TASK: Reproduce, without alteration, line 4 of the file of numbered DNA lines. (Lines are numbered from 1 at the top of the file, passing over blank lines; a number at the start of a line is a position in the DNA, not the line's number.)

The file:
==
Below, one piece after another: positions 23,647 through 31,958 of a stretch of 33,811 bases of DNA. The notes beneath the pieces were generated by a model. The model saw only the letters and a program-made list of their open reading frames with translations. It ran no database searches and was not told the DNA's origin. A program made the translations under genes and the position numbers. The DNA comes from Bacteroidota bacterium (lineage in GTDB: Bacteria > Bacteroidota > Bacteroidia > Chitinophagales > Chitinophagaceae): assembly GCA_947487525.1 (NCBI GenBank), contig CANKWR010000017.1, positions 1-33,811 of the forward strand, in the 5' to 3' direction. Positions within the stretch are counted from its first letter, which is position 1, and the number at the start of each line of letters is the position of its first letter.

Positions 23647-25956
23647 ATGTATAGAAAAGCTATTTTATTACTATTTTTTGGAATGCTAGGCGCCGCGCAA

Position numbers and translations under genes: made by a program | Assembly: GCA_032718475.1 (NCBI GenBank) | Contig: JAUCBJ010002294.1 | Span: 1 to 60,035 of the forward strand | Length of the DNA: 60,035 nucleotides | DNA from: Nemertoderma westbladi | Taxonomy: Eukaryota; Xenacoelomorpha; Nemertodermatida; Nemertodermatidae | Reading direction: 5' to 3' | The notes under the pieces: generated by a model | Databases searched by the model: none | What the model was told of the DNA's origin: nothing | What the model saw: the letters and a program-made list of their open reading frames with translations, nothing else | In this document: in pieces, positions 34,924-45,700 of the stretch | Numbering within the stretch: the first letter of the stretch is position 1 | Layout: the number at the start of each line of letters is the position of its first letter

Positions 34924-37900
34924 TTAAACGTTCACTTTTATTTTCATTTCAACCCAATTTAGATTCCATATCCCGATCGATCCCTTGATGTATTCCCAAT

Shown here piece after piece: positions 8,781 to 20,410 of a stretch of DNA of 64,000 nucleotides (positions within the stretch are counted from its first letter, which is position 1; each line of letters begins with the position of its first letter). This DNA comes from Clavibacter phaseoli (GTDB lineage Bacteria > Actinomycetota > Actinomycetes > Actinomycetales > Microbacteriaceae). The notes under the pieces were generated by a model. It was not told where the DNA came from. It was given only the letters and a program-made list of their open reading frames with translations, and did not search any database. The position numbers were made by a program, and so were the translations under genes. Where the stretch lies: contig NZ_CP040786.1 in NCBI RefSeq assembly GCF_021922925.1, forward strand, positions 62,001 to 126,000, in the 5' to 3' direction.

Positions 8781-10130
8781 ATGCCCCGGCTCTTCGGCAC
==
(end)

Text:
Position numbers and translations under genes: made by a program | Assembly: GCA_032718475.1 (NCBI GenBank) | Contig: JAUCBJ010002294.1 | Span: 1 to 60,035 of the forward strand | Length of the DNA: 60,035 nucleotides | DNA from: Nemertoderma westbladi | Taxonomy: Eukaryota; Xenacoelomorpha; Nemertodermatida; Nemertodermatidae | Reading direction: 5' to 3' | The notes under the pieces: generated by a model | Databases searched by the model: none | What the model was told of the DNA's origin: nothing | What the model saw: the letters and a program-made list of their open reading frames with translations, nothing else | In this document: in pieces, positions 34,924-45,700 of the stretch | Numbering within the stretch: the first letter of the stretch is position 1 | Layout: the number at the start of each line of letters is the position of its first letter